3. 3. Internet Safety - Guide for Parents The Internet is a great educational and entertainment resource for children. As with other mediums such as books, not all content on the Internet is suitable for children. Unlike books the Internet has features such as email and chat rooms that need special attention especially when used by children. The Office for Internet Safety, Ireland has tips on how you can help your children to surf the Internet safely and supervise its use in your home. Don't deny you child access to the Internet. It is to deprive them of what can be an enjoyable and a learning experience. Indeed an essential one in today's world. Think of the education potential alone. But be aware of the pitfalls and make your child aware of them too. Help them to have a safer experience. • Make sure your child doesn't spend all of his or her time on the computer. • Keep the computer in a family room, not in your child's bedroom. • Tell them what they must be aware of in order to keep safe. See our internet safety tips for children. • Teach them what information they can share with others online and what they can't. • Be aware of where your child is spending their time online. • Learn something about computers and the Internet so that you know something of the sites your child is visiting on the Internet. Learn about chat rooms, instant messaging, social network sites. • Make sure that your children feel comfortable coming to you with questions and don't over react if things go wrong. • Talk to your child about their online experience. Encourage them to talk to you. • Make sure your child knows the rules you lay down about their use of the Internet. And get them to agree to them! Source: %20Services/Computers_Internet/Pages/index.aspx Dublin City Public Libraries Page 3 2/9/2010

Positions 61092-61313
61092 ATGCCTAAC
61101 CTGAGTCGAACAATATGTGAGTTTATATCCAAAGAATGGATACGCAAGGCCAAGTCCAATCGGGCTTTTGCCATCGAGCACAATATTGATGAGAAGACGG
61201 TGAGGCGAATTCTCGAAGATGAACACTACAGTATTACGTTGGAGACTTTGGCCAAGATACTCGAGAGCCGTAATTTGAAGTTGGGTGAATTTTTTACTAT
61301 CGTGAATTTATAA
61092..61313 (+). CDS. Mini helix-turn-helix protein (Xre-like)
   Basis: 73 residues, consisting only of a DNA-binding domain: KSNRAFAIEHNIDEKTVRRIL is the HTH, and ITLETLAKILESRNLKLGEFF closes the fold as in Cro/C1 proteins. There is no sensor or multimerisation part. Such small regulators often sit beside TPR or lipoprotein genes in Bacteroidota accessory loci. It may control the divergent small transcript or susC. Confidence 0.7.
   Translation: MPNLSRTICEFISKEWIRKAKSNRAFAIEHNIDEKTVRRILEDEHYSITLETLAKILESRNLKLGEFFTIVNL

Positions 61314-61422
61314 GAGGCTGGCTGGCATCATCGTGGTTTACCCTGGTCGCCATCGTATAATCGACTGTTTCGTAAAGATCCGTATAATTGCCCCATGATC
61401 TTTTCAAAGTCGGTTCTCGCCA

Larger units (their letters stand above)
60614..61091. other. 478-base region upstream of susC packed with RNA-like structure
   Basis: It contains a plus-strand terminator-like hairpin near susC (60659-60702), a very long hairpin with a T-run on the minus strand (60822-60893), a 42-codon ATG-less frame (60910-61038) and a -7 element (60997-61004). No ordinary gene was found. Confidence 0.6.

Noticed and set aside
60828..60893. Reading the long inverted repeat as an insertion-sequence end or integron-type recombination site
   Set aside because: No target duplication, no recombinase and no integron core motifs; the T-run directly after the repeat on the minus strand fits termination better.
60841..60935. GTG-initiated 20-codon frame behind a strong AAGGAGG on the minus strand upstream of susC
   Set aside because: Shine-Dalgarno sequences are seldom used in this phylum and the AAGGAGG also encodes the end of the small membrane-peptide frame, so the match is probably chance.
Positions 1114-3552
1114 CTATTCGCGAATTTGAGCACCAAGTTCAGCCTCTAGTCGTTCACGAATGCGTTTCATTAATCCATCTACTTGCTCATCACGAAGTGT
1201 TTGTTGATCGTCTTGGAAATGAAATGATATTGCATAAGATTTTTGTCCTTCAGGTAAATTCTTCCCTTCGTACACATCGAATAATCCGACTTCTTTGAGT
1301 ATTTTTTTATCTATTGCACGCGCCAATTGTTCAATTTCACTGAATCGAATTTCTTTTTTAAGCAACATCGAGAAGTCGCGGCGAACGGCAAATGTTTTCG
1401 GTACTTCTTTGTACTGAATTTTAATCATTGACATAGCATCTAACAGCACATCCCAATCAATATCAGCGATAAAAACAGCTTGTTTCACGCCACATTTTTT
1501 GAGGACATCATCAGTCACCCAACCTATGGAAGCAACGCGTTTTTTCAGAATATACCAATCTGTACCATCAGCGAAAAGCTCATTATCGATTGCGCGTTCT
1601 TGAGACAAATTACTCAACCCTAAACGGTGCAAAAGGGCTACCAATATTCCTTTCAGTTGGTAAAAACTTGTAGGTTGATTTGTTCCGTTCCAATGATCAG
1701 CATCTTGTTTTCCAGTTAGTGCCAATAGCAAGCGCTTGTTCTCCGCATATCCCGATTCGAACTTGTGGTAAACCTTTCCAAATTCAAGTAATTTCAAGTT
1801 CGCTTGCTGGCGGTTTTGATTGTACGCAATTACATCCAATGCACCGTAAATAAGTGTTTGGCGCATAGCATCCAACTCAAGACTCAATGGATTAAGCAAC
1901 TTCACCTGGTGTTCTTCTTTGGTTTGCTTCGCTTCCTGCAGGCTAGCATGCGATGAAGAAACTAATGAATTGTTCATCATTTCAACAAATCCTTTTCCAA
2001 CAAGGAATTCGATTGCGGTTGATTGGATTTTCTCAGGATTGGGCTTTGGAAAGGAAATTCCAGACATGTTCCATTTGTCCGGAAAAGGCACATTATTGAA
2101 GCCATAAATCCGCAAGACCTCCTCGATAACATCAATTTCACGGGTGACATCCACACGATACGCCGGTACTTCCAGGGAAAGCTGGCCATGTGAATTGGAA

4. 4. Dublin City Public Libraries Administrative Headquarters, Dublin City Library & Archive, 138-144 Pearse Street, Dublin 2. Tel.: (01) 6744800 Fax: (01) 6744879 (Administration) (01) 6744880 (Management) Email: Leabharlanna Poiblí Chathair Bhaile Átha Cliath Príomhoifigí Riaracháin, Leabharlann agus Cartlann Chathair Bhaile Átha Cliath, 138 - 144 Sráid an Phiarsaigh, Baile Átha Cliath 2. Fón: (01) 6744800 Facs: (01) 6744879 Rí Dublin City Public Libraries Page 4 2/9/2010